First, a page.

Saturday 13 April 2013

Daily Cycling Facts 13.04.2013

Rik van Steenbergen
(public domain image)
Paris-Roubaix was held on this date in 1952, 1958, 1969, 1975, 1980, 1986, 2003 and 2008. The 1952 winner was Rik van Steenbergen, who had also won in 1948 when he had won the Ruban Jaune, a prize established by Henri Desgrange to recognise the rider who set the fastest average time in a race more than 200km long during any one year (he chose yellow for the same reason the leader's jersey in the Tour de France is yellow: his L'Auto newspaper was printed on yellow paper), with an average speed of 46.612km - a new record, which stood for another three years after his 1952 triumph.

The 1958 winner was Leon Vandaele. The race that year was notable for two reasons: firstly, it took the unusually long time of just over eight hours to be completed, and secondly because it finished in a 23-man sprint - the largest in Paris-Roubaix history. 1969 was won by Walter Godefroot who achieved the very rare distinction of beating Eddy Merckx, who was 2'39" behind as Godefroot crossed the line. 1975 brought the second of Roger de Vlaeminck's record four wins and he too beat Merckx into second place.

Carrefour de l'Arbre
(image credit:  John.john59 CC BY-SA 3.0) 
In 1980, the Italian Francesco Moser became the second man in the history of the race to win in three consecutive years. The full 1.7km  cobbled section between Orchies, Chemin des Prières, and Chemin des Abattoirs (a fitting name for a Paris-Roubaix cobbled section if ever there was one) was used for the first time that year, the final 0.7km having been ridden in the opposite direction since 1977. Four entirely new cobbled sections made their first appearances: the first was a 1.4km stretch of the Tilloy-lez-Marchiennes to Sars-et-Rosières, to which another 1km would be added two years later; the second was the 1.2km Auchy-lez-Orchies to Bersee; the third was the 1.8km Camphin-en-Pévèle with a right corner that is often covered in mud and considered one of the most dangerous along the parcours and a final 300m made up of some the roughest cobbles anywhere in the race; the fourth was the notorious 2.1km Camphin-en-Pévèle to Carrefour de l'Arbre, considered to be the most difficult and dangerous section after the Trouée d'Arenberg and the place where many subsequent editions have been won and lost.

Sean Kelly, who had become the only Irish rider to win the race two years earlier, won for a second time in 1986. The same year, he won Milan-San Remo and would do so again in 1991, and he won Liège–Bastogne–Liège the same year as his first Paris-Roubaix and again in 1989 and the Giro di Lombardia in 1983, 1985 and 1991 (plus the amateur version in 1976), making him the joint third most successful Classics rider of all time. For the first time, the finish was relocated to the Avenue des Nations-Unies outside the offices of the race's main sponsor, mail order company La Redoute; where it would remain until 1988.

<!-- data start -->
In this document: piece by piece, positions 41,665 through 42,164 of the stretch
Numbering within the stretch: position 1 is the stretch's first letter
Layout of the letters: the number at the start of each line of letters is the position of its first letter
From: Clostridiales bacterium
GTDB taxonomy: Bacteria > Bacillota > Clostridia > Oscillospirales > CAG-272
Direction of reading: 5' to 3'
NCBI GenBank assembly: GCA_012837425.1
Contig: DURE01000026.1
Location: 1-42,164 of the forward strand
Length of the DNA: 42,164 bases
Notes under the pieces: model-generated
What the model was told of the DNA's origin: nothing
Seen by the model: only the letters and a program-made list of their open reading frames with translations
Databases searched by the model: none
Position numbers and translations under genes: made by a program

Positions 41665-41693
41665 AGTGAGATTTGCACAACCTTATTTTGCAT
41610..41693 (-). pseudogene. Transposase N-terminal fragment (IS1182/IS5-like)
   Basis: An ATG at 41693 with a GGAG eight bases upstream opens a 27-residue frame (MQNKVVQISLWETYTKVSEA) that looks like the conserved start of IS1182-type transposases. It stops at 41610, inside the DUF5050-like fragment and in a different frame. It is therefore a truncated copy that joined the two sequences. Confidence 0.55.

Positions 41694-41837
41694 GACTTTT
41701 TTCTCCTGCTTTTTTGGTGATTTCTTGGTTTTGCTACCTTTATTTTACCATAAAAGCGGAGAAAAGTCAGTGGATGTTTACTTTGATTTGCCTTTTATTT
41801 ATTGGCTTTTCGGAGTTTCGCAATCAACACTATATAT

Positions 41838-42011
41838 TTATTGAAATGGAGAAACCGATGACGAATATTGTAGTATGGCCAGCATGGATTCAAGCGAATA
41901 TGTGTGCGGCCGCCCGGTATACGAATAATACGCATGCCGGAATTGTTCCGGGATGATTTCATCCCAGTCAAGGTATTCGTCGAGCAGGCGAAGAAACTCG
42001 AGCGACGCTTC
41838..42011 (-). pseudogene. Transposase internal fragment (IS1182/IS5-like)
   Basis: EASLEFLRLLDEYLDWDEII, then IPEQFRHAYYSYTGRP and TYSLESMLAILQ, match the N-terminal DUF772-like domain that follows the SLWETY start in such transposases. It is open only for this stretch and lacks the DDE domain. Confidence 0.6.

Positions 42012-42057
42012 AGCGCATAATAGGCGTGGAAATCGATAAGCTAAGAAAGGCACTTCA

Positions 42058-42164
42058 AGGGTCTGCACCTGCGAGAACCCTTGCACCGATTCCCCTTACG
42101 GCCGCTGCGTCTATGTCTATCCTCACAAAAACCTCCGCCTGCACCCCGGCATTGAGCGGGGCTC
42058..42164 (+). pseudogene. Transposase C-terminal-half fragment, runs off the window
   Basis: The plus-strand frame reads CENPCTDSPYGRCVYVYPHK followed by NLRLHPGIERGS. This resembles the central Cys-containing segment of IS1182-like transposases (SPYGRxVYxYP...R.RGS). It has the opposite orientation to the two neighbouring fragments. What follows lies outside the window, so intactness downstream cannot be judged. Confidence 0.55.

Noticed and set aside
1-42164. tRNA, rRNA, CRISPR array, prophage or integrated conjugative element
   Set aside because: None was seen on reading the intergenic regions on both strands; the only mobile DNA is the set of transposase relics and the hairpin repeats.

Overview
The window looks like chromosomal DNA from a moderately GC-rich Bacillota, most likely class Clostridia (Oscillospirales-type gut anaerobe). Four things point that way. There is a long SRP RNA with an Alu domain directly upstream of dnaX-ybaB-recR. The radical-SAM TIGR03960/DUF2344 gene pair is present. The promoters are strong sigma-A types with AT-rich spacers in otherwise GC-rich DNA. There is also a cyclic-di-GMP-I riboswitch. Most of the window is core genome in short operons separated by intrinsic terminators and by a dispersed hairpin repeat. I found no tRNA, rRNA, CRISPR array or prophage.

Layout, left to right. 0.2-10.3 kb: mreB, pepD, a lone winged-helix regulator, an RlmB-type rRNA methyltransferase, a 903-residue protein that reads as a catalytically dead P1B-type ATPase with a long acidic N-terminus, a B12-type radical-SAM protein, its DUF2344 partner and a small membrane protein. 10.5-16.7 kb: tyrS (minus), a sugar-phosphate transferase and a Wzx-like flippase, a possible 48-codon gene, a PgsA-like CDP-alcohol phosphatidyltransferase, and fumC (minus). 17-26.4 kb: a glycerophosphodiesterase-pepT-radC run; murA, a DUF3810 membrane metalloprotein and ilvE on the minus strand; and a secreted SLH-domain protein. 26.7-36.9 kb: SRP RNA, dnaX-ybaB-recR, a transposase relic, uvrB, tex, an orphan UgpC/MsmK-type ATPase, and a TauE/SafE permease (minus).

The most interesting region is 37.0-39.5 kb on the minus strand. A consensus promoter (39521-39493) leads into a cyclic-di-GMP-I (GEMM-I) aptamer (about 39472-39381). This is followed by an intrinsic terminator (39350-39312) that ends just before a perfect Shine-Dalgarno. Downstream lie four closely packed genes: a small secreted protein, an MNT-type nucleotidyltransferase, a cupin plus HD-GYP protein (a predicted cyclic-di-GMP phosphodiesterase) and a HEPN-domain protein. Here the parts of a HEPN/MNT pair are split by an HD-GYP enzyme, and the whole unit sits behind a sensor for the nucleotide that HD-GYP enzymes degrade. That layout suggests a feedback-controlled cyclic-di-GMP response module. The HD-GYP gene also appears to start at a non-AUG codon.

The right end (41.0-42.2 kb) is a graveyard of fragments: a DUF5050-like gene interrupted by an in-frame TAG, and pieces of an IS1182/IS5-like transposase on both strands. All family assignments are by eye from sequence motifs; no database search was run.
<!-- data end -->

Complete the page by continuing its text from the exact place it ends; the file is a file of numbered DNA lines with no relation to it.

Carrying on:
Frans Bonduel in 1932
Peter Van Petegem won in 2003, a week after he'd won the Ronde van Vlaanderen which had been held on the 6th of April that year - and thus became one of only ten men to have won both races in a single year. Tom Boonen scored the second of his three wins in 2008 after beating Alessandro Ballan and Fabian Cancellara in a final sprint. For the first time in three years, Paris-Roubaix did not form part of the UCI ProTour series - instead, the UCI wanted to include it in a new Historical Calendar series (since absorbed into the WorldTour series), a proposal that was at first resisted by race organisers the Amaury Sports Organisation until they eventually conceded two weeks before the race was due to take place. The first 100km of the race were covered in two hours, one of the fastest intermediate average speeds every recorded in the race and the overall average of 43.406kph was the fastest since 1964.

The Ronde van Vlaanderen fell on this day in 1930 when it was won by Frans Bonduel, the rider who went on to win Stage 17 and finish in 7th place overall at the Tour de France later that year. Bonduel enjoyed an unusually lengthy professional career that lasted for twenty years between 1928 and 1947. He died on the 25th of February in 1998 when he was 90 and there is a street in Baasrode, the town in which he was born, named after him.

In 1936, the first ever edition of La Flèche Wallonne was held on this day and covered a distance of 236km from Tournai to Liège. It was won by Philemon De Meersman (15.11.1914-02.04.2005), a Belgian rider who was professional for just three years up until the outbreak of the Second World War. The next time it was held on this date was in 1949, when started at Charleroi and stretched for 231km, once again to Liège. The winner was Rik Van Steenbergen, and he would win again nine years later. The race would not fall on this date again for four decades, the next time being 1988 when the 243km parcours between Spa and Huy was covered fastest by Rolf Gölz - a German rider who seems to be largely forgotten a quarter of a century later, despite having held amateur Worlds and professional Nationals titles as well as winning Stage 8 at the 1988 Tour de France and numerous other races. It has not been held on this date since.